In Brief

Game on

Puzzle fiends seek to optimize a COVID-19 vaccine

Developing a vaccine formula that can protect people from COVID-19 is only the first step in beating the coronavirus that causes the disease. That same vaccine also must retain its disease-prevention power during a global trek to reach the billions of people who will need it.

To create such a vaccine, Stanford biochemist Rhiju Das,, PhD, has tapped the collective minds of video-game players through a project called the OpenVaccine challenge.

In the OpenVaccine challenge, players design mRNA molecules optimized for stability as a potential COVID-19 vaccine. (Courtesy of The Eterna Project)

For the challenge, which is hosted on an interactive gaming platform that Das co-invented called Eterna, gamers from around the world are using their puzzle-solving skills to help design an RNA structure that protects the vaccine’s potency by following a few video-game-like rules governing how the molecules fold.

Das studies how string-like RNA molecules, which encode the genetic information needed to make proteins, fold into three-dimensional shapes to carry out biological functions within a cell. RNA molecules are being investigated as potential vaccines for several diseases — including COVID-19 — although none has been approved for use in humans.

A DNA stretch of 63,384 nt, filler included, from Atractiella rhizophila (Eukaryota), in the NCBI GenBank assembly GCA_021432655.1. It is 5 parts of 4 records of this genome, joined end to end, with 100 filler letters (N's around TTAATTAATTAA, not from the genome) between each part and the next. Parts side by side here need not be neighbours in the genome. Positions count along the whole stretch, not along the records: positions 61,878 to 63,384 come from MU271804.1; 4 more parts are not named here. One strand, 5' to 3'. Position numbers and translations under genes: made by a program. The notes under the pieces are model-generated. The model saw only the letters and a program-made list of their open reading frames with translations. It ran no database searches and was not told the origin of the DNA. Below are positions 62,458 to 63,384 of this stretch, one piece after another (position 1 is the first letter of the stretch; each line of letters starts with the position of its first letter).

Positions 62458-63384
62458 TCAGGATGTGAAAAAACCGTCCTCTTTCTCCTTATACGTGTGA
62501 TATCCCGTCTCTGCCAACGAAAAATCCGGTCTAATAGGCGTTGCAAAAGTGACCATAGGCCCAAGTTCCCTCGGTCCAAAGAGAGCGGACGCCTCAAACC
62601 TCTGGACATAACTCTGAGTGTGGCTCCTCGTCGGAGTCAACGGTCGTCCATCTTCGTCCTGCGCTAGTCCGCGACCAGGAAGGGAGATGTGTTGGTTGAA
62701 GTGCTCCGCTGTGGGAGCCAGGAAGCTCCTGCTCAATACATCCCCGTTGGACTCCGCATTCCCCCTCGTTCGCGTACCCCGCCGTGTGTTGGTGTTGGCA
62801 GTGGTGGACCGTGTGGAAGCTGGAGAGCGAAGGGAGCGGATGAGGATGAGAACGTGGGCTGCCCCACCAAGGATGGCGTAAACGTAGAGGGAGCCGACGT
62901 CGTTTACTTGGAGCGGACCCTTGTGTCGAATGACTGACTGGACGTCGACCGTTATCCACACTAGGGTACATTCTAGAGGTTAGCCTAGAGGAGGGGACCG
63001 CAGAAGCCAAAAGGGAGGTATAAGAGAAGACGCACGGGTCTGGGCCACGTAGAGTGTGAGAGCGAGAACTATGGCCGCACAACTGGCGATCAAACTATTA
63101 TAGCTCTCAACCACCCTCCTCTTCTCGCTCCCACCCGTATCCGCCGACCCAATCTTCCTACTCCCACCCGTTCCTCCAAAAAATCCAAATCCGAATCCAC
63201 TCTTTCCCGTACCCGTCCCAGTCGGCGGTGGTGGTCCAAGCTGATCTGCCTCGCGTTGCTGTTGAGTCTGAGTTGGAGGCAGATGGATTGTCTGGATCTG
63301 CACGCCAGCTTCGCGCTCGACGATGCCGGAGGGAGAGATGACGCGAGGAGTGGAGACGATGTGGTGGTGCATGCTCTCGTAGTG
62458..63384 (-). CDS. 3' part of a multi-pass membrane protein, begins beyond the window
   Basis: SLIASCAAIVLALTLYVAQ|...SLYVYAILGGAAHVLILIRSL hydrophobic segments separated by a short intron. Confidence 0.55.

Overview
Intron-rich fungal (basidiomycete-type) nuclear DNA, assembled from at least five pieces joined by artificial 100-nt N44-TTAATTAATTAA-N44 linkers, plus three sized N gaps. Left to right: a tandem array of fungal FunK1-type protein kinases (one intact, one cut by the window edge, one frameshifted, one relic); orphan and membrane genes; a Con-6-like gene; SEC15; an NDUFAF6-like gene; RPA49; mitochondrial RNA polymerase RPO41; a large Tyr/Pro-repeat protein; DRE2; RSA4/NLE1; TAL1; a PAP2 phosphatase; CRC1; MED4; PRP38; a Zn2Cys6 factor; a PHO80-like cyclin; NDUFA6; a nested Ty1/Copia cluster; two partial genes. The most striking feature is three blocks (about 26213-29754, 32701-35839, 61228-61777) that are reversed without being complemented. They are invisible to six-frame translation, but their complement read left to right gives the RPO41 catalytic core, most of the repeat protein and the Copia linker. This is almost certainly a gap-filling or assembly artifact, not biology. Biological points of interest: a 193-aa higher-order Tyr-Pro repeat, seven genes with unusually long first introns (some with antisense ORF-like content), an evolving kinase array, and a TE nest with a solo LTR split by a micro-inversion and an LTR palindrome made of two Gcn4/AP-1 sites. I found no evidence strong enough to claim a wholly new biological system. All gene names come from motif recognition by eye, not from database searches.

Each RNA molecule can assume many different conformations that vary in their resistance to degradation. Those conformations predicted to be the most resistant by the game’s scoring system are tested in the labs of Das and geneticist Maria Barna, PhD.

Eterna was launched 10 years ago and has more than 250,000 players. Insights from the gamers — who don’t need scientific training to play — have led to the publication of more than 20 scientific articles describing new configurations of the flexible RNA molecules.

“We’re trying to recruit — potentially — millions of people to come play a video game,” Das said in an interview for a pbs.org NOVA segment about decoding COVID-19. “The solutions they are providing very well could become a medicine that is injected into billions of people.”

In the segment, during which Das was featured among a host of researchers, he discussed the urgency of COVID-19 vaccine research: “The advantage of RNA vaccines is that they are super fast to make, which is absolutely critical in the current pandemic situation.”

Krista Conger is a science writer in the Office of Communications. Email her at kristac@stanford.edu.

email Email the author

Additional Reading

Mind jumble

Cancer patients hope new research will lead to answers about what causes chemo brain and to ways to prevent and treat it.

Walk with me

A program that pairs future doctors with patients gives them firsthand experience in understanding the power of empathy in healing.